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Azawad’s Facebook Warriors

The MNLA, Social Media, and the Malian Civil War


Michael Keen

In January 2012, the National Movement for the Liberation of Azawad (MNLA), a group dominated by members of the Tuareg ethnic group, launched a military uprising seeking the independence of Mali’s vast but sparsely populated north as the democratic, secular nation-state of Azawad.  Azawad’s Facebook Warriors tells the extraordinary story of a small group of social media activists who sought to broadcast the MNLA’s cause to the world. Azawad’s Facebook Warriors offers a groundbreaking new study of the MNLA’s use of social media through the original analysis of more than 8,000 pro-MNLA Facebook posts published over a four-year period and interviews with key architects of the MNLA’s media strategy. The book further places the MNLA’s social media activism in context through a nuanced treatment of northern Mali’s history and an unparalleled blow-by-blow account of the MNLA’s role in the Malian civil war from 2012 through 2015. More broadly, through the case study of the MNLA, the book argues that studying rebel social media communications, a field that has until now unfortunately received scant scholarly attention, will prove an increasingly important tool in understanding rebel groups in coming years and decades.
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Chapter 3: The MNLA on Facebook: Social Media Outreach by the Numbers


We, the MNLA, are one of the movements that has best utilized social networks … to lend visibility to [our] political project.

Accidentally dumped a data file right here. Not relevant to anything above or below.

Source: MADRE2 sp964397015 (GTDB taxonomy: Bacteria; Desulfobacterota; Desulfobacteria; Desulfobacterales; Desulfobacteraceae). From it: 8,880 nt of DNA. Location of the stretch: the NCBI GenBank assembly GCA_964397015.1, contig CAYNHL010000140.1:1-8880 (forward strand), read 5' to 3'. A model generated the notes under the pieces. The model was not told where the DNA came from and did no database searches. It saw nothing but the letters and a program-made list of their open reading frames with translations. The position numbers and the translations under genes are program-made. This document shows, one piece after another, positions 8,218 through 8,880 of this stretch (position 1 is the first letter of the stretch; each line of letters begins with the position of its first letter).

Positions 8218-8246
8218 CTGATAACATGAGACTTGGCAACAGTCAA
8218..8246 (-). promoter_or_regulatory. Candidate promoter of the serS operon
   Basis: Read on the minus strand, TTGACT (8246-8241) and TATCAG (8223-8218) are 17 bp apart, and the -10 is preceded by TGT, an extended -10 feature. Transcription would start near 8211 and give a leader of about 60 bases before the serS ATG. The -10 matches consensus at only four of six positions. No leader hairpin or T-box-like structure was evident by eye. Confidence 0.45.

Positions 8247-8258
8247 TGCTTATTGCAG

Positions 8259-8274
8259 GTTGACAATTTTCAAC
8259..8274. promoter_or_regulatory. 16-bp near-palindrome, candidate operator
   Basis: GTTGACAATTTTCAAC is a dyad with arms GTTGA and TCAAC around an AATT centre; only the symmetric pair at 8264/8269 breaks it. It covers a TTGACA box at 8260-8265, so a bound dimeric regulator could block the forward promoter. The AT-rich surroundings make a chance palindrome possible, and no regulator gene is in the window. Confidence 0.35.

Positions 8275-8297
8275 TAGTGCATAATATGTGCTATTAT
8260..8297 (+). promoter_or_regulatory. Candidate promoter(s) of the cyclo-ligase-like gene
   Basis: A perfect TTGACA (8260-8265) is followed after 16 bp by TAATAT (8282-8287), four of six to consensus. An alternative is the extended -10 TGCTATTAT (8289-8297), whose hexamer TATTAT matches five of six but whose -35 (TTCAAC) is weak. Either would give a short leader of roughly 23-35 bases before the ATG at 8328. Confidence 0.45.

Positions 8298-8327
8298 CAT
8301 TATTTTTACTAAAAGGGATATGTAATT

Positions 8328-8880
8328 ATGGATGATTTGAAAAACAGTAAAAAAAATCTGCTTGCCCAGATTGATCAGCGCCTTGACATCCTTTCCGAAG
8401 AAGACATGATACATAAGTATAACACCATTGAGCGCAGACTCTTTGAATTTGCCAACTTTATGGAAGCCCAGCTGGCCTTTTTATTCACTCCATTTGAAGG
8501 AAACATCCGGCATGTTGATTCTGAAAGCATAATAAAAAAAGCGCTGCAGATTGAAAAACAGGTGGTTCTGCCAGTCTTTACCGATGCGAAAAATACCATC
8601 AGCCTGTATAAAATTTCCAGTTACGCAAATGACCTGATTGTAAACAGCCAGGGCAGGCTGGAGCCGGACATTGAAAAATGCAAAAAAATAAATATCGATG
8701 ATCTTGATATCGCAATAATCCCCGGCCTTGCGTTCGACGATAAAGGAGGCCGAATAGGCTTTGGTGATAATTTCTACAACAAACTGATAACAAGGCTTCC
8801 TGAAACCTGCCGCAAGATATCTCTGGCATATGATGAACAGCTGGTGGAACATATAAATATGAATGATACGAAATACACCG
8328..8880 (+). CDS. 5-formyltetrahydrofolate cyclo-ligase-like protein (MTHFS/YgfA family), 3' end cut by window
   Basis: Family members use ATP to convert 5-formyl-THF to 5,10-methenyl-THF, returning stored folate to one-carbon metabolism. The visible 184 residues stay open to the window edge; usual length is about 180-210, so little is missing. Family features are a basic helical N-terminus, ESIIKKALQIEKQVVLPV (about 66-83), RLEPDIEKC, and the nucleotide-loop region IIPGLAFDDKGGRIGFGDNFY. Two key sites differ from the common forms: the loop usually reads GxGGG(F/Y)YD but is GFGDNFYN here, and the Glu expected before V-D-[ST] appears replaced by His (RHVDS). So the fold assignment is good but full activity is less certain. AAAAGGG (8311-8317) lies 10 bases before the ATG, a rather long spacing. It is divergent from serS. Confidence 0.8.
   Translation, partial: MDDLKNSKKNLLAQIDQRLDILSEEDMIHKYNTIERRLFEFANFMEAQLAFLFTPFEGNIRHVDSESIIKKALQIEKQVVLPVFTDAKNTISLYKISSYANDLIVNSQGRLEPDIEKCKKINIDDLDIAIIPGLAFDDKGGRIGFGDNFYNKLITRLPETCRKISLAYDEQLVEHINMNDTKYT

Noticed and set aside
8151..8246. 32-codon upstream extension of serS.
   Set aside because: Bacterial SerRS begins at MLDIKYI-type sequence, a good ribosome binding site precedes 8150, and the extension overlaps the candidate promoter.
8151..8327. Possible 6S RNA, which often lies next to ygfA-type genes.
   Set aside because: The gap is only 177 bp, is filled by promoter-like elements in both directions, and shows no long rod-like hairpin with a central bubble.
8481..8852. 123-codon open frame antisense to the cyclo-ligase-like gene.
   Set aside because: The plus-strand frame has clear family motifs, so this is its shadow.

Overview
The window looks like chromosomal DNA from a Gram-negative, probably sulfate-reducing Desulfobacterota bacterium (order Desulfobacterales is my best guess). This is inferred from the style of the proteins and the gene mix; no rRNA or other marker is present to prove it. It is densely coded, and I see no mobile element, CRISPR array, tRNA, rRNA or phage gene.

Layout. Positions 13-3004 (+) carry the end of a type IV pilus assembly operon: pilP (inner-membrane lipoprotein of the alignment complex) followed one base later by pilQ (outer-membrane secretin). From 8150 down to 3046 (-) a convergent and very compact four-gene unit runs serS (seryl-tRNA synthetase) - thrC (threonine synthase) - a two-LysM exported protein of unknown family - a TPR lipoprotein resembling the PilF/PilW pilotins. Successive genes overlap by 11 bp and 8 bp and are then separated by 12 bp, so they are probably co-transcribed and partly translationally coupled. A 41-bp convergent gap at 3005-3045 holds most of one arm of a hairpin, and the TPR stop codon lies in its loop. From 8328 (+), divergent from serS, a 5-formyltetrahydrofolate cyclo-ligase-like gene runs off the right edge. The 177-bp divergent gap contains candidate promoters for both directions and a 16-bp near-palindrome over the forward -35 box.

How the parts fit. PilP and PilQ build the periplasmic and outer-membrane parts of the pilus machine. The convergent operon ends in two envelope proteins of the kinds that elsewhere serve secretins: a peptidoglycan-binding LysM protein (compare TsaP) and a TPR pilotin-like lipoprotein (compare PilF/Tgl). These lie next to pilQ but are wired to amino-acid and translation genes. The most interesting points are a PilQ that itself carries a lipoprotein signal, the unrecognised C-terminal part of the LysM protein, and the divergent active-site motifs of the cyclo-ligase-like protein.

—Mossa Ag Attaher, MNLA Chargé for Communication1

FROM ITS INCEPTION in late 2011, the MNLA was determined to make use of new electronic means of communicating with the world. The MNLA leadership understood that a primary reason behind the failure of previous Tuareg rebellions, starting with the first uprising in 1963, was a lack of public outreach and mobilization, and they were determined that their movement would be different.2 Unlike in 1963, when the only reliable and accessible means of communication in northern Mali was person-to-person, by 2011, cellular and satellite phones were common, if not universal, in northern Mali, and the Internet offered unprecedented platforms for outreach and mobilization.3 Accordingly, the MNLA’s leadership began formulating plans for media outreach well before the onset of the armed rebellion in January 2012. In 2011, almost immediately after its founding, the group created an official website ( and press service (Toumast Press). Access to Toumast Press was quickly censored in Mali.4 In addition, the MNLA sought to grow its presence in European media. Many of its spokesmen, including Mossa Ag Attaher, Moussa Ag Assarid, and Hama Ag Sid’Ahmed, were already based in Europe and were relatively well known, especially but not exclusively within ←53 | 54→the Tuareg diaspora community.5 They subsequently got many interviews aired on French and other European media outlets. From northern Mali/Azawad, designated, official...

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